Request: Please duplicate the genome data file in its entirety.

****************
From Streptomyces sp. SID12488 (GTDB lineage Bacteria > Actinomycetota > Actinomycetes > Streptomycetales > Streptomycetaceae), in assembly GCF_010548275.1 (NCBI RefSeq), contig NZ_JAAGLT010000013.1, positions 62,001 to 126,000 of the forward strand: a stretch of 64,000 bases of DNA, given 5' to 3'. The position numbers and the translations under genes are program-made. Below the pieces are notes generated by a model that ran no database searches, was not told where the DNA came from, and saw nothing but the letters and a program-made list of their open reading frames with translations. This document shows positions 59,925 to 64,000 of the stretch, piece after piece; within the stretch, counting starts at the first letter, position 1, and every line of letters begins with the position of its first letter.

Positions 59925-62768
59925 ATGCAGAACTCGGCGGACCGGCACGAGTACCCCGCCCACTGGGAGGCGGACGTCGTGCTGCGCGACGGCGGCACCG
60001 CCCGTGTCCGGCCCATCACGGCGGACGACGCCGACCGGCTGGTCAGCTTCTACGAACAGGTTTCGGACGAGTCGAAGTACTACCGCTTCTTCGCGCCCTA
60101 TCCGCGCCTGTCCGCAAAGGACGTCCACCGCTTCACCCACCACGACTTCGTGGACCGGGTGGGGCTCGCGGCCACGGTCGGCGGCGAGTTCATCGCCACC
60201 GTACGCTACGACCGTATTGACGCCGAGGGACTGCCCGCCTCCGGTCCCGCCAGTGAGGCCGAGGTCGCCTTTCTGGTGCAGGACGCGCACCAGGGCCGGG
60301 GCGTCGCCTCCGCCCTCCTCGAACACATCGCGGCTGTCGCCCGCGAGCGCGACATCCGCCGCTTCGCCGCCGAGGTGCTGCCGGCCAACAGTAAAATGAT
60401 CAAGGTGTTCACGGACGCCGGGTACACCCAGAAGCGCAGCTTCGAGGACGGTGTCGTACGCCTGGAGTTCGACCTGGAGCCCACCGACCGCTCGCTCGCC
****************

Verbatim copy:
From Streptomyces sp. SID12488 (GTDB lineage Bacteria > Actinomycetota > Actinomycetes > Streptomycetales > Streptomycetaceae), in assembly GCF_010548275.1 (NCBI RefSeq), contig NZ_JAAGLT010000013.1, positions 62,001 to 126,000 of the forward strand: a stretch of 64,000 bases of DNA, given 5' to 3'. The position numbers and the translations under genes are program-made. Below the pieces are notes generated by a model that ran no database searches, was not told where the DNA came from, and saw nothing but the letters and a program-made list of their open reading frames with translations. This document shows positions 59,925 to 64,000 of the stretch, piece after piece; within the stretch, counting starts at the first letter, position 1, and every line of letters begins with the position of its first letter.

Positions 59925-62768
59925 ATGCAGAACTCGGCGGACCGGCACGAGTACCCCGCCCACTGGGAGGCGGACGTCGTGCTGCGCGACGGCGGCACCG
60001 CCCGTGTCCGGCCCATCACGGCGGACGACGCCGACCGGCTGGTCAGCTTCTACGAACAGGTTTCGGACGAGTCGAAGTACTACCGCTTCTTCGCGCCCTA
60101 TCCGCGCCTGTCCGCAAAGGACGTCCACCGCTTCACCCACCACGACTTCGTGGACCGGGTGGGGCTCGCGGCCACGGTCGGCGGCGAGTTCATCGCCACC
60201 GTACGCTACGACCGTATTGACGCCGAGGGACTGCCCGCCTCCGGTCCCGCCAGTGAGGCCGAGGTCGCCTTTCTGGTGCAGGACGCGCACCAGGGCCGGG
60301 GCGTCGCCTCCGCCCTCCTCGAACACATCGCGGCTGTCGCCCGCGAGCGCGACATCCGCCGCTTCGCCGCCGAGGTGCTGCCGGCCAACAGTAAAATGAT
60401 CAAGGTGTTCACGGACGCCGGGTACACCCAGAAGCGCAGCTTCGAGGACGGTGTCGTACGCCTGGAGTTCGACCTGGAGCCCACCGACCGCTCGCTCGCC